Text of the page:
The crisis of the encounter now approached and on orders from Genl. Longstreet I sent both the 38th and the 57th Regts to my right to line the rail fence and pour in musketry to the stubborn enemy who would not go back. Only the 53rd now held my front and left. Col Edward Edmonds volunteered to push his 38th regt forward down the front face of the knoll to the fenceline of a small track that ran along the south or right bank of the creek. From this post his men poured in tremendous fire from short range (I would judge less than 80 yards) and by 10.00 am I was gratified to see the enemy attack falter and withdraw in some confusion back to the west of Spangler's Farm. I believe four or five enemy regiments were thrown back in this action.

I had, just before this moment, observed the two Union regiments to my left front move away to the west and suspecting an enveloping move around my left I issued orders for the 38th and 57th regiments to fall back to the fence on my left and to line the fence on the west edge of the ash wood in expectation of an attack from this direction. The 9th and 14th Virginia were the most tired and had used more of their ammunition, I therefore ordered them to remain on the fence and rest.

At this time a heavy thunderstorm broke over the field and with powder much wetted firing died down and the enemy was seen to be contented with holding his position about Spangler's. The left flanking move did not materialize. I did observe that Brig-Genl Kempers brigade had taken heavier losses than my own but the enemy brigade between us, which advanced into a closed pocket and was fired on from two sides, and by artillery, suffered far greater casualties.

The attached plan shows the advance of my brigade in red, Brig Genl Kemper's in yellow and from what I later understood of Brig-Genl Garnett's brigade which hit the far left of the enemy attack from Spangler's, in peach. Known enemy moves are depicted in blue. The knoll from which I commanded the action and on the east face of which my men were principally deployed, I have marked with an orange-brown tone. The black line shows the fence I intended to line so as to cover my left flank, should it be threatened.

I also attach a photograph taken two days after the battle showing a panoramic view of the field as seen from my command post. This is the view from the highest point of the knoll with the white wood barn of Spangler's Farm in the left distance. The enemy attack developed from the farm and proceeded across my front almost to the ford that is seen at the right where the dark muddy bed of the creek is visible. Kemper's men deployed to the left of the creek.

I am pleased to report that all regiments of my brigade are fit and ready for duty and the men most eager to be at the enemy again.

I am, sir, and remain, yr humble svt,
Brig-Gen Lewis A Armistead.

===========================================

Maj-Genl George Pickett's Division, Order of Battle:

http://www.atomic-album.com/showPic.php/22426/Pickett.jpg

The map:

http://www.atomic-album.com/showPic.php/22426/EastCavMap.jpg

Photograph of Spangler's Farm:

http://www.atomic-album.com/showPic.php/22426/SpanglersFarm.jpg
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Re: After Action Reports

Post  Ike on Wed Feb 22, 2012 6:58 pm

Very nice, sir! Beautifully written and the maps etc attached were most instructive. Well-fought in addition! Smile
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Re: After Action Reports

Post  MJ1 on Thu Feb 23, 2012 9:50 am

Thanks for this Mr Digby.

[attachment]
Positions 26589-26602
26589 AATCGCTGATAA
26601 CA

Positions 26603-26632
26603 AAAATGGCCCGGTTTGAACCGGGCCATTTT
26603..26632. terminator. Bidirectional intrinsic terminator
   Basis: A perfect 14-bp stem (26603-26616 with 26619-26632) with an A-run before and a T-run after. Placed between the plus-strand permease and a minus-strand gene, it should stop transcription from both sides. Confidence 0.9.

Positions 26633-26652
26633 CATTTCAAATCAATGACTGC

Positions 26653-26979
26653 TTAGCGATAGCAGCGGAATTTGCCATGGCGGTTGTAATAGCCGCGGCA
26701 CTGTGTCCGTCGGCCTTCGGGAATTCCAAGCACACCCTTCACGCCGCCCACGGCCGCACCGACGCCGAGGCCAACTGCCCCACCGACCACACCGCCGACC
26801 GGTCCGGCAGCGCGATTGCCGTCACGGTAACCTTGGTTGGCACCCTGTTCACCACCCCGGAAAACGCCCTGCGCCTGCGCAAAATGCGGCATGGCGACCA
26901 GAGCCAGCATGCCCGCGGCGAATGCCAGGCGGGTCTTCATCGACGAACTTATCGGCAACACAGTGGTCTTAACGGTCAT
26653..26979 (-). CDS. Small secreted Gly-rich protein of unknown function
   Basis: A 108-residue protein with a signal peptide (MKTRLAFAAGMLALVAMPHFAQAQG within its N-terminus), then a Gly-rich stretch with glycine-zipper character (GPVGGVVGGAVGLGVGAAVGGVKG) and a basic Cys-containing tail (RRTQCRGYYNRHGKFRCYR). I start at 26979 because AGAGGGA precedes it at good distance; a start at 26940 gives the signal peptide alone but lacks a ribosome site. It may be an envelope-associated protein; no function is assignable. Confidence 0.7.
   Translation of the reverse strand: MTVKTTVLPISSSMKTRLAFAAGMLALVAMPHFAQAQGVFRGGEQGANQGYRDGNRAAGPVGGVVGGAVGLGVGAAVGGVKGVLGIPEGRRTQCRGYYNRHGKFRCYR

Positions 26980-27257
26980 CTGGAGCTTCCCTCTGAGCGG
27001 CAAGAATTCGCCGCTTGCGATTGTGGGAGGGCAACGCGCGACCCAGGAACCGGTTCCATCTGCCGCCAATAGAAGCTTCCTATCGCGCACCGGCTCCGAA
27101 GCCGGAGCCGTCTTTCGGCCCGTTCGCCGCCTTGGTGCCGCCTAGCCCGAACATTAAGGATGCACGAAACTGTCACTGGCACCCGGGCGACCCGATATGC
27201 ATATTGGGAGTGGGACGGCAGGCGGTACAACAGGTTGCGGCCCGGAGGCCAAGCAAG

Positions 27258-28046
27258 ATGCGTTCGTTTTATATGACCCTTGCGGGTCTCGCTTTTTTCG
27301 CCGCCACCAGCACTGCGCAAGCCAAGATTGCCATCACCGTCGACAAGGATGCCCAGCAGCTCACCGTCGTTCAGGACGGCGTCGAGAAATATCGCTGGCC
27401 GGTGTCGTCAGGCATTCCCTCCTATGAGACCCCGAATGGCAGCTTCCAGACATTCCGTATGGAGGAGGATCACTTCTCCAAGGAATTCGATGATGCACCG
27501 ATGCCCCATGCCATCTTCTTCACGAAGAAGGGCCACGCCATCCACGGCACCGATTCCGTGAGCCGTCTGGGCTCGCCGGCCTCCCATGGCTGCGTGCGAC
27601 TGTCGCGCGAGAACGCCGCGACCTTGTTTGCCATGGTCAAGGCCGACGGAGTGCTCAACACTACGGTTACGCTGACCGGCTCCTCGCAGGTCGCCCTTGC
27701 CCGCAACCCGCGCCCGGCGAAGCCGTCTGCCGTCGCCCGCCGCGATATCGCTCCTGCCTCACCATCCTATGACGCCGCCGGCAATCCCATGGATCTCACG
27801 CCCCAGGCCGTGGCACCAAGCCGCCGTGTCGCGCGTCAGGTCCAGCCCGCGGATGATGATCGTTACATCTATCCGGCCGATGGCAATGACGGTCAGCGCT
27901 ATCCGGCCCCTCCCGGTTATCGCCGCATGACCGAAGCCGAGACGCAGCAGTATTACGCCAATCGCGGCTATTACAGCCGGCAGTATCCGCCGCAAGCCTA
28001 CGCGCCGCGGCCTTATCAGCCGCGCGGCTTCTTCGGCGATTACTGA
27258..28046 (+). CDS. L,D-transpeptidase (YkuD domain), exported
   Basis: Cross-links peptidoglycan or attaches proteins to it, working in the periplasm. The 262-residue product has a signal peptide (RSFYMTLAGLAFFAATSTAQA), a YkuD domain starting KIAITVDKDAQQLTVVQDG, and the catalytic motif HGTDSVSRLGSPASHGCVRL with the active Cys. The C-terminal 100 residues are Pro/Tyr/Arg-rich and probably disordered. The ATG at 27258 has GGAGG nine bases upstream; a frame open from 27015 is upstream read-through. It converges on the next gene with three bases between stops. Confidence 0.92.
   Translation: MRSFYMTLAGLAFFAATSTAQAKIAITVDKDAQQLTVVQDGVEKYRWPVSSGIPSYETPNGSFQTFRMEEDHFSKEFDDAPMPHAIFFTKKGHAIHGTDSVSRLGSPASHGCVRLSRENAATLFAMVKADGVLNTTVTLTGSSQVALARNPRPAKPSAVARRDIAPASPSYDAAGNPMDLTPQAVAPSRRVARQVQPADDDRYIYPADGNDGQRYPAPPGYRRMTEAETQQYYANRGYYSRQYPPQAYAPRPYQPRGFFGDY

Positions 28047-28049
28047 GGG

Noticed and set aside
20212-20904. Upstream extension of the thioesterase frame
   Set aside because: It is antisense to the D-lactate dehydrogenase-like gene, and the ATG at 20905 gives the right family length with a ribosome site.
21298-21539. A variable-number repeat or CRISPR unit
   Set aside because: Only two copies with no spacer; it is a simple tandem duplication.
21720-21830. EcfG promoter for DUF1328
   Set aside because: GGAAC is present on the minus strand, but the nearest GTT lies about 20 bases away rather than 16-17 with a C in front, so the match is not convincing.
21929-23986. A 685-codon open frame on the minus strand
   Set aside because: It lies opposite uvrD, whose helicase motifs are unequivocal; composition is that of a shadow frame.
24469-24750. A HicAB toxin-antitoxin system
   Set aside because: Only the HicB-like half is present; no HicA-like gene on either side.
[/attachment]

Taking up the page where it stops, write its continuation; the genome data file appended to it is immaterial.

Would you object if at some stage I put this onto the web site?

http://kriegsspiel.org.uk/

It would be good to try and expand the player base for you gents and show that Kreigsspiel (for me anyway) is not just about the original game, it is a style of play / command.

I have yet to get into the game myself as I am enjoying the CMBN but I do have the demo and at some stage I might join in with the games....

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Re: After Action Reports

Post  Mr. Digby on Thu Feb 23, 2012 10:48 am

Yes, by all means upload it wherever you think it will do most good.
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Re: After Action Reports

Post  Martin on Thu Feb 23, 2012 10:50 am

Bravo Diggers. Excellent AAR, and I agree with Mark that it would make a worthy addition to the website.

It reads very much in period style, and could easily have been lifted form the Official Records of the Union & Confederate Armies.

Being on the Northern side in that battle, it was especially interesting to get the view from the other side of the hill.

It was a fun game. The main memory I have, as Union commander, was the difficulty of managing a battle with a 'flat' command structure. I had 7 formations reporting to me (4 infantry brigades & 3 artillery batteries), of which 2 of the brigades were commanded by human players. In the heat of battle the 5 under my direct command proved too much for me to handle, and suffered from a lack of attention. Perhaps Wellington could have done it, but then I'm no Wellington.

Very authentic though. Those big Rebel divisions sound good in theory, but you need good commanders to handle them.

Martin

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Re: After Action Reports

Post  Mr. Digby on Thu Feb 23, 2012 4:53 pm

Yes, the Reb divisions of 4 brigades and 3 or 4 batteries are a lot for one player to command from a HITS perspective. In the campaign that I'm designing divisions will be the basic player command and will be much smaller than that.
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Re: After Action Reports

Post  Blaugrana on Sat Feb 25, 2012 8:58 am

Brilliant AAR, Digby.

I'd like to post a link to it in the AAR section of the NSD forum. May I?
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Re: After Action Reports

Post  Mr. Digby on Sat Feb 25, 2012 9:42 am

Yes, of course, be my guest.